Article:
The COVID-19 outbreak is an evolving global situation. We know a lot about the virus, but there is a lot we do not know. The uncertainties cause concern, fear and anxiety for our community. We know so far how COVID-19 may impact pregnancy, birth, breastfeeding and of course postpartum.
Health officials and authorities do not have enough data about COVID-19 and how it affects expecting and breastfeeding women to offer specific guidance and recommendations. While there is no available evidence- based information or data about COVID-19’s impact on pregnancy and breastfeeding, we share the following information with you.
Pregnancy & Coronavirus
The Centers for Disease Control (CDC) states that :
“Pregnant women experience immunologic and physiologic changes which might make them more susceptible to viral respiratory infections, including COVID-19. Pregnant women also might be at risk for severe illness, morbidity, or mortality compared to the general population as observed in cases of other related coronavirus infections [including severe acute respiratory syndrome coronavirus (SARS-CoV) and Middle East respiratory syndrome coronavirus (MERS-CoV)] and other viral respiratory infections, such as influenza, during pregnancy.
Pregnancy loss, including miscarriage and stillbirth, has been observed in cases of infection with other related coronaviruses [SARS-CoV and MERS-CoV] during pregnancy. High fevers during the first trimester of pregnancy can increase the risk of certain birth defects.
Whether a pregnant woman with COVID-19 can transmit the virus that causes COVID-19 to her fetus or neonate by other routes of vertical transmission (before, during, or after delivery) is still unknown. However, in limited recent case series of infants born to mothers with COVID-19 published in the peer-reviewed literature, none of the infants have tested positive for the virus that causes COVID-19. Additionally, virus was not detected in samples of amniotic fluid or breastmilk.”
Infant Health & Coronavirus
The Centers for Disease Control (CDC) states that :
“Based on limited case reports, adverse infant outcomes (e.g., preterm birth) have been reported among infants born to mothers positive for COVID-19 during pregnancy. However, it is not clear that these outcomes were related to maternal infection, and at this time the risk of adverse infant outcomes is not known. Given the limited data available related to COVID-19 during pregnancy, knowledge of adverse outcomes from other respiratory viral infections may provide some information.
At this time, there is no information on long-term health effects on infants either with COVID-19, or those exposed to the virus that causes COVID-19 in utero. In general, prematurity and low birth weight are associated with adverse long-term health effects.”
Breastfeeding & Coronavirus
The Centers for Disease Control (CDC) informs that :
“In limited studies on women with COVID-19 and another coronavirus infection, Severe Acute Respiratory Syndrome (SARS-CoV), the virus has not been detected in breast milk; however we do not know whether mothers with COVID-19 can transmit the virus via breast milk.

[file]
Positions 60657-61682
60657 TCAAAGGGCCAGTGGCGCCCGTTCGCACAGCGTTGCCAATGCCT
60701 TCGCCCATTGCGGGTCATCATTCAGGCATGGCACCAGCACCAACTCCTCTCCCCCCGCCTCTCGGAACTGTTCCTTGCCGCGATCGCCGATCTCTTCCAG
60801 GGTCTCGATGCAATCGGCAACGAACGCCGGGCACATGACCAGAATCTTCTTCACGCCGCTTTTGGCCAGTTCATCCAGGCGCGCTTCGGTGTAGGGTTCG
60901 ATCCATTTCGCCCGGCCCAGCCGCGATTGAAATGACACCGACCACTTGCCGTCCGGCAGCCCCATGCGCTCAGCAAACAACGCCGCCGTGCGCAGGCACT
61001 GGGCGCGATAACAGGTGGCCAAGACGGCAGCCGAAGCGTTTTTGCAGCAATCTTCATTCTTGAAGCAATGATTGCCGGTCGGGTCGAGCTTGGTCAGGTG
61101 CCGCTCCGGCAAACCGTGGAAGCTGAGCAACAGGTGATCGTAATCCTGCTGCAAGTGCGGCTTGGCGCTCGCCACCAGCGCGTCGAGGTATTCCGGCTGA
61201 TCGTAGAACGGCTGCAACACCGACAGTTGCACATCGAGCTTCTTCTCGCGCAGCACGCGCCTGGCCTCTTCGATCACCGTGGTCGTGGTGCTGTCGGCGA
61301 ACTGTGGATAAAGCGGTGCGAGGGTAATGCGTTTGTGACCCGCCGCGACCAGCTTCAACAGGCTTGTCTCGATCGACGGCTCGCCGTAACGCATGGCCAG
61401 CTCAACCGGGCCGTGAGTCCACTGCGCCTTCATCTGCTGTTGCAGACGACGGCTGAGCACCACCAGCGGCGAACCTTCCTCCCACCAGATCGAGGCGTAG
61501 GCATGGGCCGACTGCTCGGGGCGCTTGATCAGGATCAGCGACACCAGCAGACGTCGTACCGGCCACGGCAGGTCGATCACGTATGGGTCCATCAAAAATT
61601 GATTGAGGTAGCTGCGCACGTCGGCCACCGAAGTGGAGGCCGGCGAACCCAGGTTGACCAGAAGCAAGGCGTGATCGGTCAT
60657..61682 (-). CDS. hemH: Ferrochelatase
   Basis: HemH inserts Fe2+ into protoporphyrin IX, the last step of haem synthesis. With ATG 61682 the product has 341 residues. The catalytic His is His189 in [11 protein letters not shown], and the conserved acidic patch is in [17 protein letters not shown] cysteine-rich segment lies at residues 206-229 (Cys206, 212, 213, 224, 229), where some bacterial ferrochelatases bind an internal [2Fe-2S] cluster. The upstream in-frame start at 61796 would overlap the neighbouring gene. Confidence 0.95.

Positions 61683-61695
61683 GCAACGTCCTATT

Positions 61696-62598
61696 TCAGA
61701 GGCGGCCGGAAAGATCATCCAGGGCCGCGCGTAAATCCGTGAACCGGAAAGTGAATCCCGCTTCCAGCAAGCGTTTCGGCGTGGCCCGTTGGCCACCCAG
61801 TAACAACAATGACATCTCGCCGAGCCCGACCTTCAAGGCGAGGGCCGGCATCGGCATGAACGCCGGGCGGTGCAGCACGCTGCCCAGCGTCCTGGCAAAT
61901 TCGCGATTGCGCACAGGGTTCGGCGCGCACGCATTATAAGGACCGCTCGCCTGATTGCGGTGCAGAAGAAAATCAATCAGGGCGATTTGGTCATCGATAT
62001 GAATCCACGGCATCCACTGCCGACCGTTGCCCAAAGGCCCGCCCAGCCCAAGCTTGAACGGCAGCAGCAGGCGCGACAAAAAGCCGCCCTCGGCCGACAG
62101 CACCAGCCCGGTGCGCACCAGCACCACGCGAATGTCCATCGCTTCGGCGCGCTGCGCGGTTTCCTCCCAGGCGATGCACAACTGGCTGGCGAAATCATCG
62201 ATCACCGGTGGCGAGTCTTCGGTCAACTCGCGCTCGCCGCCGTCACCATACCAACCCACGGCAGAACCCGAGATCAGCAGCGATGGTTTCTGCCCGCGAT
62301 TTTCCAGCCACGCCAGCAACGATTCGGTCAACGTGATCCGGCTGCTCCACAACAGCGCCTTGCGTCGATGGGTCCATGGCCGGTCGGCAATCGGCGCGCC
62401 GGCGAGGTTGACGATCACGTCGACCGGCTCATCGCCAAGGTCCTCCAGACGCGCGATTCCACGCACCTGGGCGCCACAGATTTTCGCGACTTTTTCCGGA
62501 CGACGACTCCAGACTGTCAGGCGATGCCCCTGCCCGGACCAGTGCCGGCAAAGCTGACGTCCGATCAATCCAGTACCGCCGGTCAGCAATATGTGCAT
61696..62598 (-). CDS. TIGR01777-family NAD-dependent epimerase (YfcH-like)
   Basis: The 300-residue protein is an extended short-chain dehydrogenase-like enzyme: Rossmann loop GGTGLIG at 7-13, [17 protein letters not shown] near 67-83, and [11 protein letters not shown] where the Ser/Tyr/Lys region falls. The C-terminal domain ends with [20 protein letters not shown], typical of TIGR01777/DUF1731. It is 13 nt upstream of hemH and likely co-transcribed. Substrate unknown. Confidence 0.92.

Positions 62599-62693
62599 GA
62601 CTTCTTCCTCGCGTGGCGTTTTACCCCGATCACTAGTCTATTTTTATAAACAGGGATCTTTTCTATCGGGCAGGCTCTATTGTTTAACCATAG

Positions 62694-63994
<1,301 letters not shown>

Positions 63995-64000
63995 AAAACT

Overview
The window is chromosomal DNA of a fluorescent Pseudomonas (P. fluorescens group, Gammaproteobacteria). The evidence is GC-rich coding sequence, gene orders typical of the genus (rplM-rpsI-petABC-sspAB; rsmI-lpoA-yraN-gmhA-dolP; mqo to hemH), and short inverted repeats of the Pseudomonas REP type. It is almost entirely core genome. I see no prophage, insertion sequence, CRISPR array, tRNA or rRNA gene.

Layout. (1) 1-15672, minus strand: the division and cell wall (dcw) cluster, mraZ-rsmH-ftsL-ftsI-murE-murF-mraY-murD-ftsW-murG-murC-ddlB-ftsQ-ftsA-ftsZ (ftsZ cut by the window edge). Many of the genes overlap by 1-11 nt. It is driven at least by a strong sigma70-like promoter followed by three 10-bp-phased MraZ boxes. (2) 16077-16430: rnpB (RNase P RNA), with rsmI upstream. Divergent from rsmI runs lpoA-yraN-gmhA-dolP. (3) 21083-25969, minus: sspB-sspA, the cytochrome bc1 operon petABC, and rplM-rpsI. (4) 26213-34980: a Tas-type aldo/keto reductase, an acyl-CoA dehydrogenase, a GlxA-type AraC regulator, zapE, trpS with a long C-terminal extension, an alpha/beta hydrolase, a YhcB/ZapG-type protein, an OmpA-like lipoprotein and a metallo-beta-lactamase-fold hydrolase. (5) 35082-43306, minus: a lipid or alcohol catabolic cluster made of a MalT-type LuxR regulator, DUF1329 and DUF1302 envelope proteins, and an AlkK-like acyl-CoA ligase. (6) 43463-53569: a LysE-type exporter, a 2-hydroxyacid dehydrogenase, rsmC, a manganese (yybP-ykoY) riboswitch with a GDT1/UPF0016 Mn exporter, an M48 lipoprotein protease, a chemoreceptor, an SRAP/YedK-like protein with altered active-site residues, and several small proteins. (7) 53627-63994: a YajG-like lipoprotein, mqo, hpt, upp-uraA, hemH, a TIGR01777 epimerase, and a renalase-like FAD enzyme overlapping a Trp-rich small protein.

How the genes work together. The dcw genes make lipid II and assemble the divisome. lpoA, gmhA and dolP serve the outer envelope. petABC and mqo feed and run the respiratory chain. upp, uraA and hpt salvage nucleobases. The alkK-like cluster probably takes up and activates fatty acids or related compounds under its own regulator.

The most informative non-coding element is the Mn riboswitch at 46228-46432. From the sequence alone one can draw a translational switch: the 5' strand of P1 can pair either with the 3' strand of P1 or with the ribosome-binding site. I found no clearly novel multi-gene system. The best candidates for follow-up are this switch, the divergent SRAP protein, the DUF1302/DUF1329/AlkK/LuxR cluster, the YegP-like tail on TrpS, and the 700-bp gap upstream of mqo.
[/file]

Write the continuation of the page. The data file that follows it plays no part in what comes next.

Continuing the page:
A mother with confirmed COVID-19 or who is a symptomatic PUI should take all possible precautions to avoid spreading the virus to her infant, including washing her hands before touching the infant and wearing a face mask, if possible, while feeding at the breast. If expressing breast milk with a manual or electric breast pump, the mother should wash her hands before touching any pump or bottle parts and follow recommendations for proper pump cleaning after each use. If possible, consider having someone who is well feed the expressed breast milk to the infant.”
How to Reduce Your Risk of Contracting COVID-19 / Coronavirus
The Centers for Disease Control (CDC) states that:
You can help stop COVID-19 by knowing the signs and symptoms:
- Shortness of breath
- Seek medical advice if you
- Develop symptoms – AND
- Have been in close contact with a person known to have COVID-19 or live in or have recently traveled from an area with ongoing spread of COVID-19. Call ahead before you go to a doctor’s office or emergency room. Tell them about your recent travel and your symptoms.
There are simple things you can do to help keep yourself and others healthy.
- Wash your hands often with soap and water for at least 20 seconds, especially after blowing your nose, coughing, or sneezing; going to the bathroom; and before eating or preparing food.
- Avoid touching your eyes, nose, and mouth with unwashed hands.
- Stay home when you are sick.
- Cover your cough or sneeze with a tissue, then throw the tissue in the trash.
Additionally, the National Perinatal Association recommends staying away from sick people by avoiding crowds.
As information evolves, it’s important to seek updated guidelines and recommendations. Check back frequently at both the CDC website as well as the National Perinatal Association website, which hosts a current COVID-19 resource list from several organizations related to pregnancy, breastfeeding, and infant health.
Sources include CDC and Lamaze International.